In view of the above, the applicants of the present application have proposed in U.S. Pat. No. 4,522,204 a two-wavelength type respiratory gas concentration measuring apparatus. This instrument was based on the finding that the temperature-dependent drifts in detector outputs due to the components of the apparatus from the light source to the first and second detectors have an exponential relationship to temperature-dependent coefficients inherent in the wavelengths at least in the temperature range of 10° C. to 40° C. The proposed apparatus is equipped with a power computing means. Assuming the temperature-dependent coefficient of the first detector output is θ1 and the temperature-dependent coefficient of the second detector output is θ2, the power computing means calculates Vs/Vcm (where m=θ1/θ2). This computation eliminates any influence due to the difference in the temperature-dependent coefficients.
Applicants of the present application have also proposed in co-pending U.S. application Ser. No. 07/462,228, filed Jan. 9, 1990, the disclosure of which is also incorporated herein by reference, a photodetector having a PbSe infrared-ray sensor in which the effect of the temperature fluctuation on the dark resistance of the PbSe infrared-ray sensor is taken into account. Thus, instead of providing a conventional constant-current type photodetector, a constant-voltage type photodetector is used in which the current that flows when a constant voltage Vx is applied to the PbSe infrared-ray sensor 41 is measured, as shown in FIG. 3, thereby making it possible to obtain an excellent temperature compensation characteristic.
Thus, assuming the voltage of the constant-voltage source is Vx, the variation in resistance when the PbSe infrared-ray sensor 41 receives infrared rays is ΔR, and its dark resistance is Rd, the A.C. infrared-ray-detection signal Iout (AC) will be as follows: ##EQU1##
Thus, it is ascertained that the temperature-dependent coefficient of ΔR corresponds, at least at normal temperatures, approximately to the square of the temperature-dependent coefficient of Rd. Since the temperature-dependent coefficient of ΔR/Rd2 is approximately 0, this makes it possible to output an infrared-ray-detection signal which is determined by a Vx that is stable with respect to temperature. Assuming the resistance of a feedback resistor 42 is Rf, the A.C. voltage infrared-red-detection signal Vout (AC) will be as follows: ##EQU2##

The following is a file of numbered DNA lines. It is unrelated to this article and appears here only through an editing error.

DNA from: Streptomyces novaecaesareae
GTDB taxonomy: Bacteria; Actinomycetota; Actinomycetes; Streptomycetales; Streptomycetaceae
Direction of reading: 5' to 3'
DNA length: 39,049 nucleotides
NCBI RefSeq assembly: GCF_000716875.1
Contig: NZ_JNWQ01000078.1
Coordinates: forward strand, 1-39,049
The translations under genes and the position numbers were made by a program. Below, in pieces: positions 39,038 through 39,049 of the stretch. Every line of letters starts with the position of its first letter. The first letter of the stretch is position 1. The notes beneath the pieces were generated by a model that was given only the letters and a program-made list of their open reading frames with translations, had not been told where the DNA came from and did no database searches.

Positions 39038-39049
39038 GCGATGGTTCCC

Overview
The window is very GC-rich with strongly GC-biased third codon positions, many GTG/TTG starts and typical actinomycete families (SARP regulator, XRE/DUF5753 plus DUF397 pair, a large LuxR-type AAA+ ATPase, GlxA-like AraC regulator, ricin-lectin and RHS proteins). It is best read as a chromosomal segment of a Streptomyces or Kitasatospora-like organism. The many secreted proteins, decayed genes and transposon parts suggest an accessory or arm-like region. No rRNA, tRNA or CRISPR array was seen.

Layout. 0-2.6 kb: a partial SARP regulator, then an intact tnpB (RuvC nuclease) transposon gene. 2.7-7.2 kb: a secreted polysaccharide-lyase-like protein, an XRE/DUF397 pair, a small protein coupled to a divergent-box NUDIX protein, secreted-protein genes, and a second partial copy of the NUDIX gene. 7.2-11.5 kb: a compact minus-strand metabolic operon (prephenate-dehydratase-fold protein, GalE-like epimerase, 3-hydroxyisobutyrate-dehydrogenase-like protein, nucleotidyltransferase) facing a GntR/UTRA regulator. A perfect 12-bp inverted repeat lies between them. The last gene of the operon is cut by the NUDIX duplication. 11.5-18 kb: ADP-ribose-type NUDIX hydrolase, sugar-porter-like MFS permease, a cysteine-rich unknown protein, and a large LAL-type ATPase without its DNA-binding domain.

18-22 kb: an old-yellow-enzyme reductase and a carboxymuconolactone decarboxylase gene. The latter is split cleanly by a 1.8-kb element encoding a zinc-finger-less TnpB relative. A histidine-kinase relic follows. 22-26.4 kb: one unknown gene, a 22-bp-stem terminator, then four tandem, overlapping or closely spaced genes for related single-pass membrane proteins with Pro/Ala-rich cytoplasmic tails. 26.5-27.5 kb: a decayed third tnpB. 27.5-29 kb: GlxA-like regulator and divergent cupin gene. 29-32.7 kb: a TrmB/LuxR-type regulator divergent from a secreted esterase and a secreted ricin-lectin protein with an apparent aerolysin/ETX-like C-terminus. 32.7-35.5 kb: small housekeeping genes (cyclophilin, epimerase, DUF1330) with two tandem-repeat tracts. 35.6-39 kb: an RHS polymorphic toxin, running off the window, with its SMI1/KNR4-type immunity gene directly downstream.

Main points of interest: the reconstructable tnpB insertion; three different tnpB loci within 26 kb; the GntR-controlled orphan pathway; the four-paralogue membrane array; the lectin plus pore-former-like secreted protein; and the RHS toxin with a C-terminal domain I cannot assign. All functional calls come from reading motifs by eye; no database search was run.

Thus, an infrared-ray-detection signal which is more stable with respect to fluctuations in temperature can be obtained.
However, when a constant-voltage type infrared detector, such as disclosed in U.S. application Ser. No. 07/462,228 mentioned previously, is used in a two-wavelength type respiratory gas concentration measuring apparatus, such as described in U.S. Pat. No. 4,522,204, it is not sufficient to use just the compensation technique provided by the power computation circuit disclosed in the aforementioned U.S. patent, as that technique was more specifically designed for use with a respiratory gas concentration measuring apparatus employing a constant-current type photodetector.
It is an object of the present invention to compensate for calculation errors due to the difference in temperature-dependent coefficients between the gas-absorption-wavelength detector and the non-absorption-wavelength detector in a two-wavelength type respiratory gas concentration measuring apparatus of the type using a constant-voltage type photodetector employing a PbSe infrared-ray sensor.